CC277: (Re)Discovering Embedded

Authors in this issue range from a columnist who reintroduces us to the advantages of switched-capacitor filters to a frequent contributor who discusses his first encounter—and project—with the credit card-sized Raspberry Pi computer.

Columnist Robert Lacoste recently rediscovered one of his 1981 Elektor magazines, which included an article on switched-capacitor filters. “Since mastering switched-capacitor filters is now mandatory for many mixed-signal designs, I thought: Why not refresh the topic for a Circuit Cellar Darker Side article?” Lacoste says. Beginning on page 56, Lacoste shows you how to modify a simple one-pole RC filter into a switched-capacitor filter.

Frequent contributor Brian Millier placed his name on a waiting list to purchase his first Raspberry Pi. He finally received it in late 2012 and started the project that would inspire his two-part series “Raspberry Pi I/O?Board” (p. 42). The series explores the strengths and weaknesses of the single-board computer (SBC)?and explains the versatile I/O board he developed for it. “In the time since I received my Raspberry Pi, one of the board’s developers has designed an I/O board called the Gertboard. I feel my board is quite distinct and has some advantages over the Gertboard,” Millier says.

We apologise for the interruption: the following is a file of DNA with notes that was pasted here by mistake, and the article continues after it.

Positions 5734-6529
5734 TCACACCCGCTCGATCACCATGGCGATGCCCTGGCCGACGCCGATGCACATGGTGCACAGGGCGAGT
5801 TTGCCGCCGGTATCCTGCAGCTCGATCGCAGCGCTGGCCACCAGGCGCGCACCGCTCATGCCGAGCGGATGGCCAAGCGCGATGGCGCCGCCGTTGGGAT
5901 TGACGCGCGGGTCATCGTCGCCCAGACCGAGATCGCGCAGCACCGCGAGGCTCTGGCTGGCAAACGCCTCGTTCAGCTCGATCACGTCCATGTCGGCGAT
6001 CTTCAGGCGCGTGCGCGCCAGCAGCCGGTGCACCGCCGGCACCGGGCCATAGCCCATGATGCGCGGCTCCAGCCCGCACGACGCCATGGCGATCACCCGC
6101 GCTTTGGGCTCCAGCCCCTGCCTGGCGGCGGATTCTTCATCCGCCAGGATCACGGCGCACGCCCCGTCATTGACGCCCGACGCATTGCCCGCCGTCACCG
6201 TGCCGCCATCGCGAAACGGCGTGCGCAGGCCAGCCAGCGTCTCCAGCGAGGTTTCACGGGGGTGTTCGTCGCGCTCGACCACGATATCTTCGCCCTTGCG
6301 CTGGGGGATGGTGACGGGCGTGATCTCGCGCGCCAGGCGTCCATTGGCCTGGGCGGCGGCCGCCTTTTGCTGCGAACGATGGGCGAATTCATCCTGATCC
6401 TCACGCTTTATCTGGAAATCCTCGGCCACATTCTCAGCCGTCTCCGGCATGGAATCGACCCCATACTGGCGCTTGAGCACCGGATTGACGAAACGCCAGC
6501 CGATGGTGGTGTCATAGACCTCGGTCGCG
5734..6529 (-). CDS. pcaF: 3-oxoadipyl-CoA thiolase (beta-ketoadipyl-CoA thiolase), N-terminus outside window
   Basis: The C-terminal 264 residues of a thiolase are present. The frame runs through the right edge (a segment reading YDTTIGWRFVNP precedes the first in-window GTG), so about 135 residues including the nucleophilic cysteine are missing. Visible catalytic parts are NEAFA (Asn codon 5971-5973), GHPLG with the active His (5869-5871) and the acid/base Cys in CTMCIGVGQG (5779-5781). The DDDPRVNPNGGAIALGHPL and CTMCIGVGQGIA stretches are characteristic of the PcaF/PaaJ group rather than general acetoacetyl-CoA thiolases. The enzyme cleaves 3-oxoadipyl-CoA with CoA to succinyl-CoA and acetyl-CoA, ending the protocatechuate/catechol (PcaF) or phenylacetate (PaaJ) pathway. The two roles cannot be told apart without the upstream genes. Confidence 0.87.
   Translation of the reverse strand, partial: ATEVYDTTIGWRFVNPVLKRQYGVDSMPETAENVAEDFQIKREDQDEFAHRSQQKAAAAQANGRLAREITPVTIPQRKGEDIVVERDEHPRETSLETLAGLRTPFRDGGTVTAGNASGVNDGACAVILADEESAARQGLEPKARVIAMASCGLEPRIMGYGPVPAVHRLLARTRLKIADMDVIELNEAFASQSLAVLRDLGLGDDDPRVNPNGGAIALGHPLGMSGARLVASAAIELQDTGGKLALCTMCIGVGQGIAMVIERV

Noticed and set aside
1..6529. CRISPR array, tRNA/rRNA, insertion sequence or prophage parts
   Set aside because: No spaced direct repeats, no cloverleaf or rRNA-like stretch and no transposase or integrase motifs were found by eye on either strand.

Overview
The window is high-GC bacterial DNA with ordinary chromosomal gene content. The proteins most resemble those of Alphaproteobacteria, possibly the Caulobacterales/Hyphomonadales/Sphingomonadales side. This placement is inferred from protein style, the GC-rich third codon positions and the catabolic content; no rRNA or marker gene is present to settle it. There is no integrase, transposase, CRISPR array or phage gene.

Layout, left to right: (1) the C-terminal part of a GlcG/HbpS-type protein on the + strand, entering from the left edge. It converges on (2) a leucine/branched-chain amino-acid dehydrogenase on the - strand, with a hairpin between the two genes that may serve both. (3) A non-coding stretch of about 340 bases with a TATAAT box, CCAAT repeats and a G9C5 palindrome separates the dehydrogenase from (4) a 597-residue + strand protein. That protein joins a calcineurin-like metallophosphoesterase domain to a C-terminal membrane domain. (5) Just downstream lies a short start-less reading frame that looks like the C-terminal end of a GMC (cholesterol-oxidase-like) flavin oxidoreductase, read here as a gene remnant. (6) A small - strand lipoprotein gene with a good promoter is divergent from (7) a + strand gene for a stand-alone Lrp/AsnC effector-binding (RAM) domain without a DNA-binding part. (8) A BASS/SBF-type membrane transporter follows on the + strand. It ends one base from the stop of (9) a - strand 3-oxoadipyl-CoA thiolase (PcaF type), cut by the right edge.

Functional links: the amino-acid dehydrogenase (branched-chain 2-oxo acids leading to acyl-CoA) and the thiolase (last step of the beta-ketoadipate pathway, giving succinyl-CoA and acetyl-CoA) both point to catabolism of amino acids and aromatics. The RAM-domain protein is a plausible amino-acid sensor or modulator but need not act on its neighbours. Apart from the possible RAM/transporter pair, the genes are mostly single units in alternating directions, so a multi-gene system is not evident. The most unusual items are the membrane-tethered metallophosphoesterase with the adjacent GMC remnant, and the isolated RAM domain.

Speaking of the Raspberry Pi’s developers, this issue includes an interview with “RPi hardware guy” Peter Lomas (p. 38). He looks at the growth in popularity of the Raspberry Pi since its initial launch and shares how the nonprofit Raspberry Pi Foundation plans to foster its mission of promoting the $35 SBC as a tool to teach children computer skills and encourage inventiveness.

This month’s issue offers many other interesting reads. For example, columnist Jeff Bachiochi continues his series on creating user-friendly graphic displays. Part 1 focused on the microcontroller used to create his serial display. Part 2 discusses implementing dynamic button commands (p. 70).

In Part 4 of his “Testing and Testability” series (p. 52), columnist George Novacek explains the importance of an electronic system’s internal diagnostics. In addition, columnist Bob Japenga wraps up his “Concurrency in Embedded Systems” series by focusing on file usage (p. 48). “Modern embedded systems are doing more than I ever imagined when I first started,” Japenga says. “Adding a file system to your design can provide significant advantages to improve your product.”

This issue also presents two more final installments. One describes how to use a DSP-SQL interface to access large amounts of data (p. 20). The other outlines a DIY SBC project (p. 30).


Editor’s Note: The Client Profile focusing on Beta LAYOUT in Circuit Cellar’s June issue (p. 16) included incorrect information. Tony Shoot can be reached at tony@beta-layout.us. Visit circuitcellar.com/featured/client-profile-beta-layouts online to see the full profile.

CC 277: (Re)Discovering Embedded